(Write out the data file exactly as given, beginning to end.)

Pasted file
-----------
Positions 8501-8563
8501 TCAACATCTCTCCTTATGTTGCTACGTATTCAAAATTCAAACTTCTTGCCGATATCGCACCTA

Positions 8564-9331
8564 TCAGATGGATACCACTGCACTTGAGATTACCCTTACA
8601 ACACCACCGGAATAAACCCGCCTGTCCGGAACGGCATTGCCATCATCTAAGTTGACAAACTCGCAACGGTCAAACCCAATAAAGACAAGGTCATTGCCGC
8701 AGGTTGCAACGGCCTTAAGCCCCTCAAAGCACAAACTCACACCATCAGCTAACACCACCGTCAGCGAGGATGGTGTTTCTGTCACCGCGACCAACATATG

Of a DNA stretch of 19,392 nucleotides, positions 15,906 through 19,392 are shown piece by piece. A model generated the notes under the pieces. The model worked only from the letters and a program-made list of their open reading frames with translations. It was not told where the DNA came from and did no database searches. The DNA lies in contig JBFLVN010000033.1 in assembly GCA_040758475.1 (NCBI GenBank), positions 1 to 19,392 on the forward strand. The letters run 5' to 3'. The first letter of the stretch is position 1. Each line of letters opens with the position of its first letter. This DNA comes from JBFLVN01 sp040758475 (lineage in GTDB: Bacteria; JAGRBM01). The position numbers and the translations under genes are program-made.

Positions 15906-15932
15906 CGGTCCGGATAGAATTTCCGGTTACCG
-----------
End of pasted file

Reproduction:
Positions 8501-8563
8501 TCAACATCTCTCCTTATGTTGCTACGTATTCAAAATTCAAACTTCTTGCCGATATCGCACCTA

Positions 8564-9331
8564 TCAGATGGATACCACTGCACTTGAGATTACCCTTACA
8601 ACACCACCGGAATAAACCCGCCTGTCCGGAACGGCATTGCCATCATCTAAGTTGACAAACTCGCAACGGTCAAACCCAATAAAGACAAGGTCATTGCCGC
8701 AGGTTGCAACGGCCTTAAGCCCCTCAAAGCACAAACTCACACCATCAGCTAACACCACCGTCAGCGAGGATGGTGTTTCTGTCACCGCGACCAACATATG

Of a DNA stretch of 19,392 nucleotides, positions 15,906 through 19,392 are shown piece by piece. A model generated the notes under the pieces. The model worked only from the letters and a program-made list of their open reading frames with translations. It was not told where the DNA came from and did no database searches. The DNA lies in contig JBFLVN010000033.1 in assembly GCA_040758475.1 (NCBI GenBank), positions 1 to 19,392 on the forward strand. The letters run 5' to 3'. The first letter of the stretch is position 1. Each line of letters opens with the position of its first letter. This DNA comes from JBFLVN01 sp040758475 (lineage in GTDB: Bacteria; JAGRBM01). The position numbers and the translations under genes are program-made.

Positions 15906-15932
15906 CGGTCCGGATAGAATTTCCGGTTACCG